What Concerts Will Look Like Under New Event Safety Guidelines
What will live music look like as a result of the coronavirus pandemic? What steps can music venues take to ensure the safety of both concertgoers and staff as social restrictions surrounding the coronavirus start to ease, and concerts again become a — however different — possibility? The Event Safety Alliance has issued a new guideline answering some of those questions.
With many U.S. states allowing concerts to resume beginning this month, the non-profit concert-business group has published a 29-page guide detailing the best safety steps that venues can take in reopening. First issued Monday (May 11), the Event Safety Alliance Reopening Guide aims to offered focused guidelines at a time when confusion surrounds the correct practices for event professionals to undertake.
Check out some of the suggestions and read the full report down toward the bottom of this post.
The uncertainty for live music mirrors the more general hesitancy surrounding reopening, as mayors nationwide try to decipher the best plans for their states. As reported by Billboard, bars in Kansas are primed to open at half-capacity May 18; live shows in Branson, Missouri, are due to start up again this Friday (May 15). As Loudwire previously reported, Arkansas on Friday will host one of the country's first "socially distant" concerts.
How should venues proceed to keep people safe? That's where the Event Safety Alliance's Steven Adelman and Jacob Worek come in. As the outfit's vice president and operations director, respectively, the pair assembled the instructions to help in dealing with the issue that's much more dangerous than venue staff usually encounter.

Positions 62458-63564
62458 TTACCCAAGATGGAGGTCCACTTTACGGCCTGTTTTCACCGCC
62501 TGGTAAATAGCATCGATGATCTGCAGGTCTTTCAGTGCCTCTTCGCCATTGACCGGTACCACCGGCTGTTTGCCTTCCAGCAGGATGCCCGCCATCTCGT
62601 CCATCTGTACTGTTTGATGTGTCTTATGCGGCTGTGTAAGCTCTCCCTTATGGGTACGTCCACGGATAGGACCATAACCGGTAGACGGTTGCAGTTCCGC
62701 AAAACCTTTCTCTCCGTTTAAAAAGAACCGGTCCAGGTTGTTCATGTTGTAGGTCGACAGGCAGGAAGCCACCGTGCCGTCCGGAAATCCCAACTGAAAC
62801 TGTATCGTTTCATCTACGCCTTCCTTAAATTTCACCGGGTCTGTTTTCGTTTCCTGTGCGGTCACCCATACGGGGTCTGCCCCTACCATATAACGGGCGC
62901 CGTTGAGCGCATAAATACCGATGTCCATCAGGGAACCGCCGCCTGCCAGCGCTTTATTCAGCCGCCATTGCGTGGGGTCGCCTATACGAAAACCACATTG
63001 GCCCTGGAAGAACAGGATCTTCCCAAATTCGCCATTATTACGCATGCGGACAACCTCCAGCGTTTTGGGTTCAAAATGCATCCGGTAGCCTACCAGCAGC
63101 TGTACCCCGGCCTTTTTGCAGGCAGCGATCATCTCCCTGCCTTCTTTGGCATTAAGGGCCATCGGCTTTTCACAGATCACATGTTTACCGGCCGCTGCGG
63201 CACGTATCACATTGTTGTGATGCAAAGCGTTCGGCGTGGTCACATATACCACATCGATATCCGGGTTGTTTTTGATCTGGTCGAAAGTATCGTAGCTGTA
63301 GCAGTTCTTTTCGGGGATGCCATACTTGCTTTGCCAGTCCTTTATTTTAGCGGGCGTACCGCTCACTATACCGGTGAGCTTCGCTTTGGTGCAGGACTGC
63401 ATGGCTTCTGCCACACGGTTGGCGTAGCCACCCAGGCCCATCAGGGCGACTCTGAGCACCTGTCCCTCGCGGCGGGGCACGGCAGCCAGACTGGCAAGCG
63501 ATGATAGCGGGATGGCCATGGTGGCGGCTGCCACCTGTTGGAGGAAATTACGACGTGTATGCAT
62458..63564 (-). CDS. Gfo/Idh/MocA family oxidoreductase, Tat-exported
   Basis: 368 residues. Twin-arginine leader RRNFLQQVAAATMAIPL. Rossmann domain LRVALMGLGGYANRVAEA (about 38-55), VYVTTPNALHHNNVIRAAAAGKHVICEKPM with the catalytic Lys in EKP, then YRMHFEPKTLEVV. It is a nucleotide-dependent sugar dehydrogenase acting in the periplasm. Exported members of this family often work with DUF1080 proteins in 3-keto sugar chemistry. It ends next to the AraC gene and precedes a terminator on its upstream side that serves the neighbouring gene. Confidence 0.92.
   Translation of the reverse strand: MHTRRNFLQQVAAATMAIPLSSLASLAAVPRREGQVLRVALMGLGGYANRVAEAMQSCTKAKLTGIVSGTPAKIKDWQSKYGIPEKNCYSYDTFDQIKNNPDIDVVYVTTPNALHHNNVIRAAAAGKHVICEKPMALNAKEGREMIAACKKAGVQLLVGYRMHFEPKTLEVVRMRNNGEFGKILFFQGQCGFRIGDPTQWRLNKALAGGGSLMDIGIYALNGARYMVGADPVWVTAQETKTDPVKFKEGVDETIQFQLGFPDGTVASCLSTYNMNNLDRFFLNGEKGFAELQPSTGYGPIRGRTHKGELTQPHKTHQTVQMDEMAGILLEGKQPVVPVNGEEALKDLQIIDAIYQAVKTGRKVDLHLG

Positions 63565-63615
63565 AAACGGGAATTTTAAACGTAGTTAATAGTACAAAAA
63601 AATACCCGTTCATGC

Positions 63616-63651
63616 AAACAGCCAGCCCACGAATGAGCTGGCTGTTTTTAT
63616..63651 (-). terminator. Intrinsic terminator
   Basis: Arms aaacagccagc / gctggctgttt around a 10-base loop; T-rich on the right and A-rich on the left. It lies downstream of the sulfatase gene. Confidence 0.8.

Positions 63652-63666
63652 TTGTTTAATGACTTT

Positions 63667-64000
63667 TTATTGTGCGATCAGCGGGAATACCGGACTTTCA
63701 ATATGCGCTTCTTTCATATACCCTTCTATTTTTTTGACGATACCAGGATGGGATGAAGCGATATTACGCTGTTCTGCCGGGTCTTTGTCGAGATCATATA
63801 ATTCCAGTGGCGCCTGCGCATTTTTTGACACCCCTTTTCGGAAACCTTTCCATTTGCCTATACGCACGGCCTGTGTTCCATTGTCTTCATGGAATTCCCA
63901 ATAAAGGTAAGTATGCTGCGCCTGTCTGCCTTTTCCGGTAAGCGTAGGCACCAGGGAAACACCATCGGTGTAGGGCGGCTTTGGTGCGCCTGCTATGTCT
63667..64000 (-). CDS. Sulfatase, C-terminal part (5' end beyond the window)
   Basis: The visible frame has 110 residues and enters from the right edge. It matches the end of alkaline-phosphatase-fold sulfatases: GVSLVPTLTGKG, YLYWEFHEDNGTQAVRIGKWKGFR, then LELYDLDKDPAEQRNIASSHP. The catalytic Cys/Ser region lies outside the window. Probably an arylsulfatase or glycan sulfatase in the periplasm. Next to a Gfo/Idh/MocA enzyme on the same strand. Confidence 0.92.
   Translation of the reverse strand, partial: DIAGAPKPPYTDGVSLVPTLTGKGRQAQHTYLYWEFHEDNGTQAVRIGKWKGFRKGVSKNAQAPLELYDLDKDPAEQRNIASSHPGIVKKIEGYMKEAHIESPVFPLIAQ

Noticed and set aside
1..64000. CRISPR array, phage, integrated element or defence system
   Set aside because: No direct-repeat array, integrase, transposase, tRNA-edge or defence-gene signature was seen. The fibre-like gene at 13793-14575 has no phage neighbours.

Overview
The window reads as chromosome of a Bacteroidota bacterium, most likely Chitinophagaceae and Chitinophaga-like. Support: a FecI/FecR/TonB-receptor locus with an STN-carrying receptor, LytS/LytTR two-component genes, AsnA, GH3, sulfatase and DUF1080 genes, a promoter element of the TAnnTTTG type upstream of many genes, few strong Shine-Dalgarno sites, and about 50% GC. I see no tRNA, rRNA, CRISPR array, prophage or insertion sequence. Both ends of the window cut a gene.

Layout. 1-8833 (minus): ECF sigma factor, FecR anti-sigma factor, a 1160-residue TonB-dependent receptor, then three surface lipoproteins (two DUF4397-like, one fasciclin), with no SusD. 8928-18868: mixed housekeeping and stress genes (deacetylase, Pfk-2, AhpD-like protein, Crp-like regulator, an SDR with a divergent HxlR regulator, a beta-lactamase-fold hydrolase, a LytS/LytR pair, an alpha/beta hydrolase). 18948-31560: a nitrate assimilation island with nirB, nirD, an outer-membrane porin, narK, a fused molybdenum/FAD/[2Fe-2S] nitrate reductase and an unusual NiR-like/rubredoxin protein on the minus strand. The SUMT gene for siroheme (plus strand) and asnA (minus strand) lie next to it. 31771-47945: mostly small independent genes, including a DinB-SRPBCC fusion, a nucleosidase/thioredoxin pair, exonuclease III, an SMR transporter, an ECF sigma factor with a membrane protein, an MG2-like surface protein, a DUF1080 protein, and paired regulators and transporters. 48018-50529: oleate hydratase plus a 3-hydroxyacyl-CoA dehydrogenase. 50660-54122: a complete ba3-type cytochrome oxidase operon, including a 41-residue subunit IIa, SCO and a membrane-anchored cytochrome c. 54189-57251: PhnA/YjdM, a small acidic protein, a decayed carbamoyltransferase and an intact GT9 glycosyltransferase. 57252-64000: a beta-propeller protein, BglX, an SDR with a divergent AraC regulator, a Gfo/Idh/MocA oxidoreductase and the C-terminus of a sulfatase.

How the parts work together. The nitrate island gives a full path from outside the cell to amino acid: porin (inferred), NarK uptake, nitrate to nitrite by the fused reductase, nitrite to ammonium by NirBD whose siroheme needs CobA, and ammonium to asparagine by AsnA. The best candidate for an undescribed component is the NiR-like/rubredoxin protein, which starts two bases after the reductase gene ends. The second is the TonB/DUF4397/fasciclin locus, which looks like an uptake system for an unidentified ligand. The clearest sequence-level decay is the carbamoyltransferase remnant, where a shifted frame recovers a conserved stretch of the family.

"They're going to miss stuff because they never had to think about it before," Adelman told Billboard. "Everybody wants to keep their stuff clean and in good shape, but my goodness, to avoid transmitting COVID-19 and killing people — that's a lot to lay on somebody who's a theatre manager who's used to wearing all black and Dickies shorts 12 months out of the year."
The idea to publish the guide struck the VP as particularly relevant for smaller venues. "As I looked around the empty streets outside my condo," Adelman explained, "it became apparent that the small event spaces that were going to get to open first would not have the foggiest idea how to do that safely."
The safety group put together the guide after consulting with over 400 different concert promoters, venue owners, managers and more. By late March, the coronavirus pandemic had essentially halted all scheduled concert tours. That included moratoriums from big names like Live Nation and AEG.
The Event Safety Alliance's recommended guidelines include, but aren't limited to:
1. Hand-washing every hour, as well as after sneezing, mopping, smoking, eating, drinking and other select activities.
2. Required masks.
3. Sanitizing door handles, sink faucets, soap dispensers, elevator buttons, phones, water fountains, vending machines, trash bins and computers, among many other things.
4. Stagger lines into venues so patrons don't have to cluster in lines.
5. Temperature screening for every customer.
6. Clear protective shields for will-call and box-office windows.
7. Employers must provide paid sick leave. When employees can't stay six feet away from others, they should form work teams "in which people routinely work together, but they keep their distance from everyone else."
8. Educate fans "in a word, everywhere," including mobile apps, ticket-selling sites and social media.
See the full Event Safety Alliance Reopening Guide here.
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